Book of Mormon quote for you Todd; (3 Ne. 2:14-16) emphasis on verse 15. And there “curse was taken from them, and their skin became white like unto the Nephites;

    Geese Todd. Want more proof? Even you are current enough to know that I could quote a volume of sources within church history, Apostle and direct Prophet quotes relating to the curse of dark skin on Negroes. Need me to quote Mark E. Peterson or Brigham Young relating to Black skin? Need any more history here Todd? For the sake of all decent, honest people – just admit that it is a ridiculous, damaging and hateful belief, and stop living your life with childish superstitions.

    Back to the polygamy issue for just a short comment. And at the risk of wasting your precious time – and to avoid hearing more “wood chuck” attempts to put someone else down, I will repeat this. Tood you deliberately deceive. Your direct quote, “The practice of plural marriage was stopped to comply with federal law, and it’s imposed penalties.”
    Once again, technically cannot be argued, but again – blatantly deceptive. The LDS church’s deceptive and temporary abandonment of the outward practice of polygamy had nothing to do with their desire to comply with Federal Law. You know very well that the Mormons were at risk of loosing every possession that the church owned if they continued to defy Federal Laws pertaining to polygamy. You remind me a child who is caught with cookie crumbs on his face. When confronted by his mother, and asked directly if he had taken a cookie, his response is, “no”. All the time thinking to himself, “I did not take a cookie, I took many cookies.” In his childish thinking, he has outsmarted his mother. But she knows. And, we all know Todd. This boy then grows up to be a Clinton (I did not have sexual relations with that woman) or a Todd (dark skin is not a curse. White and delightsome doesn’t relate to skin color. Polygamy is not for me and my family, but God threatened JS with a sword if he didn’t do it, and I suppose if I must, I’ll have sex with many women in the afterlife too.) I’ll admit that I took a couple of liberties with this last one, but I’ll bet it fits pretty close.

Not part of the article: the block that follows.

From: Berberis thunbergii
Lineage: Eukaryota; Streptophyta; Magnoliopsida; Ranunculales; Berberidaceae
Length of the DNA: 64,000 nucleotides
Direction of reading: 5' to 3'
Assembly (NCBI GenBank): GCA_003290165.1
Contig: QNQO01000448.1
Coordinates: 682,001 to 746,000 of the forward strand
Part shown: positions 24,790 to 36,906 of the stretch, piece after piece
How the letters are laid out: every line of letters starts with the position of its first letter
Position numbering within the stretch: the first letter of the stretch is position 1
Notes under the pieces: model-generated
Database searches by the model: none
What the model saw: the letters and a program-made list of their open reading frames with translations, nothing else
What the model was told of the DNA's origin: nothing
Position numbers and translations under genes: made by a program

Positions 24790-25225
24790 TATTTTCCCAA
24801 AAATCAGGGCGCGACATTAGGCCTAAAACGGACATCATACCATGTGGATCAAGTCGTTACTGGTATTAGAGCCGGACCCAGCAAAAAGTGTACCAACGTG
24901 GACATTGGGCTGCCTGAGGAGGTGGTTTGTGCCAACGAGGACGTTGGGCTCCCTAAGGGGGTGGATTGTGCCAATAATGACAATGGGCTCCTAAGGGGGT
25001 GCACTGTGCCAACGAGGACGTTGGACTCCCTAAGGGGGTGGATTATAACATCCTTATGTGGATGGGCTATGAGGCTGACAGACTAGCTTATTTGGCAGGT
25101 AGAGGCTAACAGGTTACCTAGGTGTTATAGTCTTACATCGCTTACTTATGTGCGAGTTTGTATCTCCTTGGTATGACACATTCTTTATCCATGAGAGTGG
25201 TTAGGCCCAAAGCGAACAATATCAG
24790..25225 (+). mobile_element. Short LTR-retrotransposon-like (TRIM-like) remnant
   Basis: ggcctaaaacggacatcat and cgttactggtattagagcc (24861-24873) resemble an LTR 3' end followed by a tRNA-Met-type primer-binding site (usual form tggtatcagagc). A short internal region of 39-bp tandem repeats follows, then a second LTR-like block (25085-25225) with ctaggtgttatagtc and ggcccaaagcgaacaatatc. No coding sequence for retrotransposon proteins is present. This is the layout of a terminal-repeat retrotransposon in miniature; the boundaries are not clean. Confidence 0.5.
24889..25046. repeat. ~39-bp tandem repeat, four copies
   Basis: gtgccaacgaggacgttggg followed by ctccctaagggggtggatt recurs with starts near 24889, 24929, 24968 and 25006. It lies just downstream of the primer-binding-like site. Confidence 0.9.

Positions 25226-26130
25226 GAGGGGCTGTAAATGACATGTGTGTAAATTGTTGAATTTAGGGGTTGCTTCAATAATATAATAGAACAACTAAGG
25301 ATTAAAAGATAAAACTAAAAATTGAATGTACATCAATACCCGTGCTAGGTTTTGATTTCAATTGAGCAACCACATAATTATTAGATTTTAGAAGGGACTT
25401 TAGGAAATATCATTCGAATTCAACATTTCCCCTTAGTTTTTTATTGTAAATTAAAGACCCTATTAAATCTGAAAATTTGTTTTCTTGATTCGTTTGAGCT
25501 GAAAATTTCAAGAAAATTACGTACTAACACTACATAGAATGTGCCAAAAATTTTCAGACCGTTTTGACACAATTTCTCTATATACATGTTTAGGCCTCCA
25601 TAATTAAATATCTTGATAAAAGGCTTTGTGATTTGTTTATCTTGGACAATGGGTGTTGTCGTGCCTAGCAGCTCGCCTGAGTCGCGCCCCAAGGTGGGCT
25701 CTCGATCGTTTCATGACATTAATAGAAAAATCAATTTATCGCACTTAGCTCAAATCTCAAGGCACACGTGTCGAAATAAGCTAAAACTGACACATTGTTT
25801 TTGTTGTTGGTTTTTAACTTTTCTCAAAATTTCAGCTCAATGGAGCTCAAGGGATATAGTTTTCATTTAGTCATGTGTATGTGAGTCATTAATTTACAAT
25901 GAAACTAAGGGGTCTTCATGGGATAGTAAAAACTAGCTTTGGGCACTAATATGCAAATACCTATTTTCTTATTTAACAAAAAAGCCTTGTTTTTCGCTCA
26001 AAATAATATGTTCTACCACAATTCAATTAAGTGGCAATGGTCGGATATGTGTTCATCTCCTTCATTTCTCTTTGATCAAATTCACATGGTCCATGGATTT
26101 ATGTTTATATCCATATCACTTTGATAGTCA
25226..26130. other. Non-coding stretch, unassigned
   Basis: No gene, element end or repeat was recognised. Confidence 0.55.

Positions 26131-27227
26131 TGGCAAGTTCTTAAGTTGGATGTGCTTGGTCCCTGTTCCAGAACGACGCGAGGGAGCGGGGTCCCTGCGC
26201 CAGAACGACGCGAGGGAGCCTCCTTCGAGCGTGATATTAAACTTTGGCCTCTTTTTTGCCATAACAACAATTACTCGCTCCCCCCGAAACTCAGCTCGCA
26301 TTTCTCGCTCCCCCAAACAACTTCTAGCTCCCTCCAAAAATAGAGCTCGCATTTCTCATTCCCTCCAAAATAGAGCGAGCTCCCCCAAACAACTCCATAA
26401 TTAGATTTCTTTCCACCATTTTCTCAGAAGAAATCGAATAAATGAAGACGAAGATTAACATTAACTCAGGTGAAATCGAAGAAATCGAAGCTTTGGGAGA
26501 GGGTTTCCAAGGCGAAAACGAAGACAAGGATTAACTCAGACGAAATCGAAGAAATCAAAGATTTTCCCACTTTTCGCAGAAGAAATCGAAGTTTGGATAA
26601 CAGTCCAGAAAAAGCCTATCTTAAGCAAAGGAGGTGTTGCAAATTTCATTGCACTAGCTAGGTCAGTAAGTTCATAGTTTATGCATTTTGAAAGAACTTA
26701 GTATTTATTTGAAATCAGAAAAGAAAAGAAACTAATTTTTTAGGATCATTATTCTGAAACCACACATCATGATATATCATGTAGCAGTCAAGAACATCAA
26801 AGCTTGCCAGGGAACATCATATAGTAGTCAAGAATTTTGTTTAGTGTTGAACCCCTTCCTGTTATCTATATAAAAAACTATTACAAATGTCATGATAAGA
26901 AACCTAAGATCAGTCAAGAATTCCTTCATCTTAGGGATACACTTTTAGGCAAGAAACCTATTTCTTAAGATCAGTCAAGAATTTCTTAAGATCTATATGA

Todd, when you fly buildings into airplanes, make certain that your virgins are under contract.

    Instructionally,

    Kirk

    Like

  94. Todd says:

    Kirk,

    Brilliant… You offer 1) an observation by then Apostle SWK that Lamanites were getting lighter, 2) an observation by a doctor regarding the same, 3) a BOM verse that indicates some Lamanites skin became white after the curse was taken away, and 4) some allusions to quotes in church history about negro skin being black.

    Shoot, even Kelly drops a BOM reference regarding “white” skin being turned to “black.” Are we debating that? I thought we were debating whether “white and delightsome” refers to skin color. Oh, I get it. ANY reference that includes both “white” and “skin” proves that ALL references including “white” refer to skin color.

    But you, Kirk, are deceptively incomplete, which speaks to my point regarding your motives. You’re not about truth and open-mindedness, you’re about lies and deception.

    1) You fail to mention that JS changed the phrase “white and delightsome” to “pure and delightsome” in the 1840 edition of the BOM, and that the 1981 editors picked up on that change again. That’s clear proof that “white” in that context, in fact, means “pure.”

    2) You fail to mention that the word “white” is also used in the KJV Bible in the context of purity. (Daniel 11:35, Daniel 12:10

    So while you’ve provided evidence that some may have believed the word “white” in that context refers to skin color, and that in some scriptural instances “white” appears to refer to skin color; you completely ignore substative evidence that shows that the old reference to becoming “white and delightsome” does NOT refer to skin color, including the most authoritative evidence of all, that concerning JS; your quote-mining activities notwithstanding.

    I believe dark skin is NOT a curse. For you to characterize my position as a lie, akin to Bill Clinton’s famous lie, is further evidence of your own desire to lie and deceive to make yourself appear morally superior. My position is clear, despite your best attempts to make it appear different.